We are needed…on the other side of the country!

food!Refreshed by the mountains of northern Tanzania, we force ourself back into our van for another couple of thousand kilometers that we’ll have to drive to our next project. As usual the start is hard, but once we’re going, we’re going. Easily we fall back in the driving routine that we have mastered over the last fourteen months.

Somewhere in the morning, that can start after 12 o’clock as far as we’re concerned, we start to drive and the journey ends around five, while at this moment already two hours are spend looking for a suitable camping spot. Along the road we picked up some rice and cabbage, that as soon we step out is thrown in our wok thats located on the inferno that erects from our surprisingly still functioning washing drum. After a well deserved cup of tea, we look for our designated sleeping spot. Marten and Minne sleep, along with Noflik, outside the van, guarding Henk who’s the only one who still sleeps in the car. At first daylight, which can start a couple of hours after sunrise as far as we’re concerned, someone stumbles about to make, pour and rink a cup of coffee, after which we wake up, entertain ourselves a little bit and start another day of driving, that this time needs to take us from northeast to southwest Tanzania.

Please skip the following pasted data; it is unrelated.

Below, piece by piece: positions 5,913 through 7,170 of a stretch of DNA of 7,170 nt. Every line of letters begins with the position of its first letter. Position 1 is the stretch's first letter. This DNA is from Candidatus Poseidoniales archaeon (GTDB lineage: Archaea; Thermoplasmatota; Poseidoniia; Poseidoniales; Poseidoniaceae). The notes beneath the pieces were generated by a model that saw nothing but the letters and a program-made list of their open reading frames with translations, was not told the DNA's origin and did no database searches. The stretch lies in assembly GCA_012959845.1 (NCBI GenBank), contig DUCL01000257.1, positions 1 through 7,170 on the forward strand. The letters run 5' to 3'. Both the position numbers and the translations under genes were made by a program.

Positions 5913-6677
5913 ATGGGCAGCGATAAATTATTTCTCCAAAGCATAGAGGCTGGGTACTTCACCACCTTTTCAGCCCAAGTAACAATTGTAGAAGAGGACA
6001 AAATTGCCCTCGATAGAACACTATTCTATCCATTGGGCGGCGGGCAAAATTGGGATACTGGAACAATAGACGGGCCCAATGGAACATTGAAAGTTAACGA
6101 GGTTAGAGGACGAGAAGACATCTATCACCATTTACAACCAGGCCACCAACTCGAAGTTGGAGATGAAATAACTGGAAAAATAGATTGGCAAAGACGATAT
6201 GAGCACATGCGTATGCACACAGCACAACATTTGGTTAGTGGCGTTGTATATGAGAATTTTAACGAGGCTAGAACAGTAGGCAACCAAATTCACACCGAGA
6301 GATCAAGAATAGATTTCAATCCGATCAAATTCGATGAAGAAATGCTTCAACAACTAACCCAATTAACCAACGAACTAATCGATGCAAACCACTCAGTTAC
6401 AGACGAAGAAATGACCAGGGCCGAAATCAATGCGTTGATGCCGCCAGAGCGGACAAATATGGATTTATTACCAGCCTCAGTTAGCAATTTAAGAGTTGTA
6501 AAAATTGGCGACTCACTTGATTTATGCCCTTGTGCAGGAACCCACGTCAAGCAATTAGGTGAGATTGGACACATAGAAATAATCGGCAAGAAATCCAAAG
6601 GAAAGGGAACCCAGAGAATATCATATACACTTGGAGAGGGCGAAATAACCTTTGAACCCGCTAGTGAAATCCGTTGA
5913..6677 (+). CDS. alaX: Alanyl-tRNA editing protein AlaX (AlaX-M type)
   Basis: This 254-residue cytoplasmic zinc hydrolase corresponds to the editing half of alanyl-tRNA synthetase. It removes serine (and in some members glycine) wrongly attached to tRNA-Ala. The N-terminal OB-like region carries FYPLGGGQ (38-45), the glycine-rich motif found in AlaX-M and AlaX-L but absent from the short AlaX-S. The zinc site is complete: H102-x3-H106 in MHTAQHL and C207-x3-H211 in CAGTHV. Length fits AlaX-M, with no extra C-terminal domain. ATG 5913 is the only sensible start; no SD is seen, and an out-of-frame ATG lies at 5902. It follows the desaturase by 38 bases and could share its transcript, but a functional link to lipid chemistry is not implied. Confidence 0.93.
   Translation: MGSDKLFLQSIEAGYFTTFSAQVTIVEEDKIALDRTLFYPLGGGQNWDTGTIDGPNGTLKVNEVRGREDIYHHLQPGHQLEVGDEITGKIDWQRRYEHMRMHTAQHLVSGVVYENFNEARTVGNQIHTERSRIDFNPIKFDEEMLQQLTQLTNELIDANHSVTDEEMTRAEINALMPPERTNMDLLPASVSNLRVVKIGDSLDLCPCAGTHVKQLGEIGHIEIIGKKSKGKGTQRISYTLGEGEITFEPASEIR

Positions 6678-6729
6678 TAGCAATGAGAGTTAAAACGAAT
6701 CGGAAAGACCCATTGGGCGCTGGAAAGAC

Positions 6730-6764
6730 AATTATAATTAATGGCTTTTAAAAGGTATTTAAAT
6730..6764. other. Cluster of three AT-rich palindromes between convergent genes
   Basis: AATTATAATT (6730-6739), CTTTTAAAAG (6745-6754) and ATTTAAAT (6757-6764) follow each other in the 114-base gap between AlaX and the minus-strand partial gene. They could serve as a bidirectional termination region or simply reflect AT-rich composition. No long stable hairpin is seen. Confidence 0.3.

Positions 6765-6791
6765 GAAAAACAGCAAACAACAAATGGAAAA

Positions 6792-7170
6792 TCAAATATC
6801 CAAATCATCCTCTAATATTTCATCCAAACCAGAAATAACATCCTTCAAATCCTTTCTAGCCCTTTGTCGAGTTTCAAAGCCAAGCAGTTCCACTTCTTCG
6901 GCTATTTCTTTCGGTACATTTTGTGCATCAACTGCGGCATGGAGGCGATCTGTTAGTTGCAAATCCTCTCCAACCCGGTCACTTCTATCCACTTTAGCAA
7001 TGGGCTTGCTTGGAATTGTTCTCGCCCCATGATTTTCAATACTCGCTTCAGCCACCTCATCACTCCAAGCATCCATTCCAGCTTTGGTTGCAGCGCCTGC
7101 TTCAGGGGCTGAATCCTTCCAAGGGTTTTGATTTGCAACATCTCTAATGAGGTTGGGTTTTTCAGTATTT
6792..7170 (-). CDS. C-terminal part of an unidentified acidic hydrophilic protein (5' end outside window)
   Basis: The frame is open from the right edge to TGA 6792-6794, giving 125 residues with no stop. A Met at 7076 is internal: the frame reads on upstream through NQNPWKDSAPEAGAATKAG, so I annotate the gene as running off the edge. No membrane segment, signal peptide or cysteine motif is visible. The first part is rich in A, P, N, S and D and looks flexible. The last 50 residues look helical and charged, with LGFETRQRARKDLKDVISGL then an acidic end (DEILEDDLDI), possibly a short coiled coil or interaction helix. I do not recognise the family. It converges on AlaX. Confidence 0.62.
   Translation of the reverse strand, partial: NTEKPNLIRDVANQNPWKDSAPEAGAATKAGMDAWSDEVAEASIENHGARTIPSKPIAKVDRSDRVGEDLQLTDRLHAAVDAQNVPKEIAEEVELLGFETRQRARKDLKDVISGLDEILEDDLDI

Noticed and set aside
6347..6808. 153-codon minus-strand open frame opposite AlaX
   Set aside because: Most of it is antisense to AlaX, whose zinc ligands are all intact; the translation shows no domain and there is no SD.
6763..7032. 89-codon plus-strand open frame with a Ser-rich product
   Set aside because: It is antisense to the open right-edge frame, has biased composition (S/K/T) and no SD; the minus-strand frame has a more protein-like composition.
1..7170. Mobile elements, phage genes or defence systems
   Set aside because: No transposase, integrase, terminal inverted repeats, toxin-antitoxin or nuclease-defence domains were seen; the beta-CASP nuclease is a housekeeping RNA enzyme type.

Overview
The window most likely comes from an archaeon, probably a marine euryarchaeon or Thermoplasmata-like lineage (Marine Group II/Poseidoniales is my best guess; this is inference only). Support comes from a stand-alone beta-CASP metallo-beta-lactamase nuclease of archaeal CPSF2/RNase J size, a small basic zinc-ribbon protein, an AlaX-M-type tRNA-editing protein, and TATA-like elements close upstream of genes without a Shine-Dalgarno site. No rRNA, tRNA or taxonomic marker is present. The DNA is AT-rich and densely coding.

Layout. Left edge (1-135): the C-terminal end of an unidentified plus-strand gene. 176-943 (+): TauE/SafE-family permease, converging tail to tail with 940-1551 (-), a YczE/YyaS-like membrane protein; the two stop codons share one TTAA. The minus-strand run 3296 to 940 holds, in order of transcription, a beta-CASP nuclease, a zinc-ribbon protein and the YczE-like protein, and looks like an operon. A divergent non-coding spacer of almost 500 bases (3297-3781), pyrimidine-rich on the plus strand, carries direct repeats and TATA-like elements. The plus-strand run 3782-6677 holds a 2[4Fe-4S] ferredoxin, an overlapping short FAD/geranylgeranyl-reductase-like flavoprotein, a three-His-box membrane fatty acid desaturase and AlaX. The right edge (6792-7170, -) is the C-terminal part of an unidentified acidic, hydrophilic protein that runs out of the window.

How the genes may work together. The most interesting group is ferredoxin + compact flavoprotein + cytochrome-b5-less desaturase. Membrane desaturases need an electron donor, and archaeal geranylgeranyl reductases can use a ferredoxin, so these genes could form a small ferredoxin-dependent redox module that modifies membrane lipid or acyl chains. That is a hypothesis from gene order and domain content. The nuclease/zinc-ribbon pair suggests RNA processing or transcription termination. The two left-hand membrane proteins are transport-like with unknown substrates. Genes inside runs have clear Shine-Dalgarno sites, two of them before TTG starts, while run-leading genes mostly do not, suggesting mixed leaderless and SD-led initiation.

Our car Doutzen does, however, not completely seem to agree with our idea of getting there quickly; each morning we have to improvise more and more to get our once so trustworthy vehicle to start. This is a problem we will attend to later, because now she’d better get us to where we want to be, lest we dump her from cliff for insurance. And, oh wonder, this threat seems to help for now, because she actually does take us through the dust and mountains. Baobab trees stand scattered and parched across the scenery, like a still from a bizarre play. The sun gently, but merciless, drops her rays on the sweating plate roofs of the numerous tiny villages that dot the surface of the country. Endless fields of plants, that will turn in to shizzle rope and everywhere we look we see smoke emitting from the very ground, tainting the perfect blue sky. At some streaks, the roads’ shoulders are covered black from the charred grass and the smell of burned wood becomes rule, rather than exception. Apparently, its the end of the dry season, which means that after a little while, water will come in the form of days and days of rain to refertilize the greedy earth. Before that, everything that is still standing is simply burned down to speed up the process. Natural compost does not appear in a Tanzanian dictionary resulting in the seas of fire that at night form an eerie sight on the horizon. If only the rain would come…